A common challenge that I see with consumers who buy from The Big Box Store is that they are unaware that the hearing aid was specially made to be sold at that chain and is “locked”. This means that the hearing aid can only be programmed at stores in that specific chain. This is great for the Big Box Store as it guarantees customer loyalty but for the consumer who moves, becomes home bound, or finds they want to switch audiologists they are left with two options. They either have to continue to return to the Big Box Store or purchase new hearing aids from another audiology practice.
The Big Box Store is not alone in the practice of private labeling and locking their hearing aids. Some larger audiology chains will also private label and lock their hearing aids. The difference is that even though they are putting their own private label on the hearing aids the instruments themselves are the same Phonak, Resound, and Oticon hearing aids being sold at other practices. So why would a practice choose to private label their hearing aids?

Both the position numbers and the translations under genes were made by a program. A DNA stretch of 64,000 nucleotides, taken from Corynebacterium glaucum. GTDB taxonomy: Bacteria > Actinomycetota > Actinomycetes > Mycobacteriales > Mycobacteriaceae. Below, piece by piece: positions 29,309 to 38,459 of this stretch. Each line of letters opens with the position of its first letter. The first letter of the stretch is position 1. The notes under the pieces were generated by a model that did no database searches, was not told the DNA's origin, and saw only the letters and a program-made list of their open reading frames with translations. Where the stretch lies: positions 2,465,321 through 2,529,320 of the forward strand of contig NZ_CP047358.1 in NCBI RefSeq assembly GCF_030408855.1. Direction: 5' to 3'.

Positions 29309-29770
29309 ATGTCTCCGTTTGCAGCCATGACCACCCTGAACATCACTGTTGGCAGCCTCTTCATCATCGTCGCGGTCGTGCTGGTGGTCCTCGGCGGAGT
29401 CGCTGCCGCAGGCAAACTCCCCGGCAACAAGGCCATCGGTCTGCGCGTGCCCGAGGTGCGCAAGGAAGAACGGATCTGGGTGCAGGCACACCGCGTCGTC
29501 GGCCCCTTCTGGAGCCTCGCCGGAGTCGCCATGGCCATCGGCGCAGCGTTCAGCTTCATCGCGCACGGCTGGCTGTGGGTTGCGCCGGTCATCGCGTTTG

Taking Private Labels Public

The three big reasons are to promote a company’s own brand, to discourage customers from shopping around, and to guarantee customer loyalty. If a hearing aid is private labeled a consumer cannot compare it to what other audiologists offer as the name on the hearing aid is not representative of the technology inside it. Of course, most consumers do not realize that they bought a private labeled hearing aid or that it is locked until they attempt to switch their services to another audiology practice.